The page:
Assembly Standing Orders

Part of the debate – in the Northern Ireland Assembly at 3:45 pm on 9th March 1999.

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Photo of David Ervine David Ervine PUP 3:45 pm, 9th March 1999

I rise somewhat reluctantly to discuss this issue — I did not expect that I would have to do so. There was a quite serious and heated debate in the Standing Orders Committee around the issue of membership of committees. First, it was about the membership of Statutory Committees. It seemed that the larger parties had difficulty with going beyond the figure of 11, including a Chairman and a Deputy Chairman, because of the stress, strain, and difficulty it would cause to their large number of members to facilitate a series of committees, potentially three or four committees.

We can argue about the week’s work. Members pointed out earlier that we have three days other than the two sitting days, and there seems to be plenty of opportunity for Members to be gainfully employed on a large number of committees. However, it was deemed by the larger parties that that should not happen, even though the smaller parties argued that they could facilitate more than one committee, which is their allocation — one each for a party the size of the Progressive Unionist Party — across the ten Committees.

In some respects that is worrying because the make-up of the 11 committees will include a tiny minority, and I emphasise "tiny minority", of those who are not members of the Government. Indeed, different parties may be represented on a committee which scrutinises a Minister, but their representatives will also be part of the collective Government of which that Minister is a part.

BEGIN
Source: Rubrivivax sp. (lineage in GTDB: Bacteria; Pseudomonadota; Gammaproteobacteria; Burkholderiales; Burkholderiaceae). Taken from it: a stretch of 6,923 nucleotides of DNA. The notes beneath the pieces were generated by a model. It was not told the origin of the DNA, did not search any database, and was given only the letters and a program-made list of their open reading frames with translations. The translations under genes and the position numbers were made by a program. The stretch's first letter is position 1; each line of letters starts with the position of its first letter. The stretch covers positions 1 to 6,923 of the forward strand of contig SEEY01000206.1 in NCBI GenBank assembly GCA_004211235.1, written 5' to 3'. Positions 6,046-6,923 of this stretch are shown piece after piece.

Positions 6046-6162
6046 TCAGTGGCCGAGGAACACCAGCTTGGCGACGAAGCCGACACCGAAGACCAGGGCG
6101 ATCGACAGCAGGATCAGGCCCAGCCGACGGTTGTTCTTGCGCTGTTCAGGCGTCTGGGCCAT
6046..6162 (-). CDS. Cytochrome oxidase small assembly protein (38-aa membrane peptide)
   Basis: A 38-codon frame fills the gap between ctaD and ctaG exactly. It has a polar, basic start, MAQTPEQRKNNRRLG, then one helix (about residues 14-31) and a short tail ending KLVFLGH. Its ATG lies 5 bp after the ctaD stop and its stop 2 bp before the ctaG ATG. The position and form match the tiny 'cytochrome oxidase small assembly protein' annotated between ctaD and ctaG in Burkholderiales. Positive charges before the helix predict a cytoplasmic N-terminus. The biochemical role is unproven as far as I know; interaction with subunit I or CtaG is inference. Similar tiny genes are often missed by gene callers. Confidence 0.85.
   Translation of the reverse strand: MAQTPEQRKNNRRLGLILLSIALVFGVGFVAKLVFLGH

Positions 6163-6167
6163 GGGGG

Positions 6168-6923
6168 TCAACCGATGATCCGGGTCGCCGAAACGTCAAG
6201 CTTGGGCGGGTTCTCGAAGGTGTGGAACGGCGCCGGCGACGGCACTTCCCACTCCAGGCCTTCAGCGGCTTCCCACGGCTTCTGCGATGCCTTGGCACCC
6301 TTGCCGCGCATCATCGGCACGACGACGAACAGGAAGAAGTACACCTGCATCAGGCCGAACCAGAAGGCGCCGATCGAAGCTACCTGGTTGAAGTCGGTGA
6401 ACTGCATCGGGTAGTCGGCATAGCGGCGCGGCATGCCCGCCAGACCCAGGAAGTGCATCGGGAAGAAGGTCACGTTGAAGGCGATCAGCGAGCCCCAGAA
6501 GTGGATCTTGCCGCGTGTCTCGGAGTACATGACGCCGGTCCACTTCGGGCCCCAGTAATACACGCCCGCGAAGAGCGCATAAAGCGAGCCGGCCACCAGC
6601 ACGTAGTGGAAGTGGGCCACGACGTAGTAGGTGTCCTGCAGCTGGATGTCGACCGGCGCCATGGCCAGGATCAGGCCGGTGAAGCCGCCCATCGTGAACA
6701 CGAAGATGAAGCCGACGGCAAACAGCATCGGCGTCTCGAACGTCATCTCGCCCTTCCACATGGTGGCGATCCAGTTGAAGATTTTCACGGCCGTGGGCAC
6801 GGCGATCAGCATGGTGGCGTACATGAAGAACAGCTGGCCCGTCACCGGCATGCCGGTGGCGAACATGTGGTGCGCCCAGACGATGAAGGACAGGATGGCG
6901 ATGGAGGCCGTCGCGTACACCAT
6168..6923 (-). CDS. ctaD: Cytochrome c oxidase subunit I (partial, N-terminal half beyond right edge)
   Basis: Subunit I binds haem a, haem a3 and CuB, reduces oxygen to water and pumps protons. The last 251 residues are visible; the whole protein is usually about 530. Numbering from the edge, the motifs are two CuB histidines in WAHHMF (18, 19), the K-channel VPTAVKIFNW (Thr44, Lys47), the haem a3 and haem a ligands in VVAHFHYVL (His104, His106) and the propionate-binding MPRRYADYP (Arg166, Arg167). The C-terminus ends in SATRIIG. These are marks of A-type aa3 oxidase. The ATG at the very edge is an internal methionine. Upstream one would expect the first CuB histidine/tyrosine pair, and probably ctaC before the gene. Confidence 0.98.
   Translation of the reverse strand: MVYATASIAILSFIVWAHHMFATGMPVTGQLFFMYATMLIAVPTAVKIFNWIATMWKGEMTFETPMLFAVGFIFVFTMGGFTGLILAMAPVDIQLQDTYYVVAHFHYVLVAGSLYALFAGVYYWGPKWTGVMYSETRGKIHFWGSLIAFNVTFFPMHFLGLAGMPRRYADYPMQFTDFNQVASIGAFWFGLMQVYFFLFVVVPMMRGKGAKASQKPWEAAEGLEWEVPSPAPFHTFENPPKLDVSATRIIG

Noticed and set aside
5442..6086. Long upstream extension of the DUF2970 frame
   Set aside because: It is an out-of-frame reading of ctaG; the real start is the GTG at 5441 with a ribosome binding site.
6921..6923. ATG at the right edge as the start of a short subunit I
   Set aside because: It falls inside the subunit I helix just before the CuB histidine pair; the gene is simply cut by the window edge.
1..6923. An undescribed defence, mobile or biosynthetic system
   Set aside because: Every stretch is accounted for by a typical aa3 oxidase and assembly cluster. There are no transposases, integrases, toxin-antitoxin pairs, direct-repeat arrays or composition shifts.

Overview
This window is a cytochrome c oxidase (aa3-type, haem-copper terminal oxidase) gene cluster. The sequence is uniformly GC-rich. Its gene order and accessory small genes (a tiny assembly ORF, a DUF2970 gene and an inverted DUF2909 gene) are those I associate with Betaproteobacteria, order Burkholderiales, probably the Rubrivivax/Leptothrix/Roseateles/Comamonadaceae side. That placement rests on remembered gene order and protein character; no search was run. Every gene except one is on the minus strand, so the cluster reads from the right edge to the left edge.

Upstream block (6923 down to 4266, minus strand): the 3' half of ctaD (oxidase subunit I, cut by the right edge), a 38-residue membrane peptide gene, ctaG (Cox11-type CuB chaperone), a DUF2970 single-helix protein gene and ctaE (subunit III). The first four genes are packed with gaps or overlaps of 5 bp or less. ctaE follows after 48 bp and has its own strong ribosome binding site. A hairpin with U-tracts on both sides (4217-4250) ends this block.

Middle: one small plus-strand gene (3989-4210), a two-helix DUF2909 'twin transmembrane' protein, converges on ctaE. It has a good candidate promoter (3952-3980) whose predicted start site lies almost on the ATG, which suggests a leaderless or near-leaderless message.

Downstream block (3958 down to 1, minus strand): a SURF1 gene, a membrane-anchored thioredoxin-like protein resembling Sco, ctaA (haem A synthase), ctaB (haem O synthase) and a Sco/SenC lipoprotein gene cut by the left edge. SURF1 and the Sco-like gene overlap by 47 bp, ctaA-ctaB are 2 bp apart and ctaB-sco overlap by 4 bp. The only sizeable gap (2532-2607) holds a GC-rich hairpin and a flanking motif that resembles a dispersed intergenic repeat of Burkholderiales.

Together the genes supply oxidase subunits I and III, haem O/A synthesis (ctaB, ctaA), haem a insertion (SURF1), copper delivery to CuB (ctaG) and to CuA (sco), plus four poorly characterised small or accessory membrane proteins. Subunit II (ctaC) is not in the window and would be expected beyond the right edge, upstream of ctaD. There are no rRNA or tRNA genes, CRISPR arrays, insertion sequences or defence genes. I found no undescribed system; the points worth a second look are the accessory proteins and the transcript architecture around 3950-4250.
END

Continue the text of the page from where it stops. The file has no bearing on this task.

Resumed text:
We have consistently pointed out our fear of the absence of a reasonable Opposition. Others, including members of the larger parties on the Standing Orders Committee, have done the same. It was consistently pointed out with regard to the Statutory Committees, but I am sure that some of the other smaller parties will concur with me in saying that we had to concede because we had no choice but to concede.

The theory of the larger parties seems to be that there should be lots of consultation, but that back at the ranch they will do what they want to do anyway. We found that that was the case among the larger parties in relation to statutory bodies. We gave up the ghost somewhat and found ourselves — and this is reflected adequately in the minutes — leaving the committee meeting of 26 February thinking that Statutory and non-Statutory Committees would have 11 members including the Chair and the Deputy Chair.

However, in the inimitable words of the BBC’s Mark Simpson, "compromise broke out at Stormont". An SDLP member of the Standing Orders Committee, unsolicited I have to say, said "Well, I might have been a bit harsh last week and those committees — " and he went on to name the four committees that Members have in front of them as non-Statutory Committees, " — may well be looked at somewhat differently." We thought that that was great. I had intended to place an amendment on the make-up of the Statutory Committees before the Assembly. However, since there seemed to have been a reasonable degree of concession from all of the large parties, we did seem to have agreement. I quote from the minutes of the meeting that was held on 2 March 1999:

"It was agreed that there should be two types of Standing Committee as follows:

Committees that would fall into the category of Rule 45 on Statutory Committees and special Standing Committees that required a representative presence of every party in the Assembly."

I am somewhat disappointed to find out not only that amendments have been tabled but that some of the larger parties seem likely to vote in agreement with the amendment put forward by the First Minister (Designate).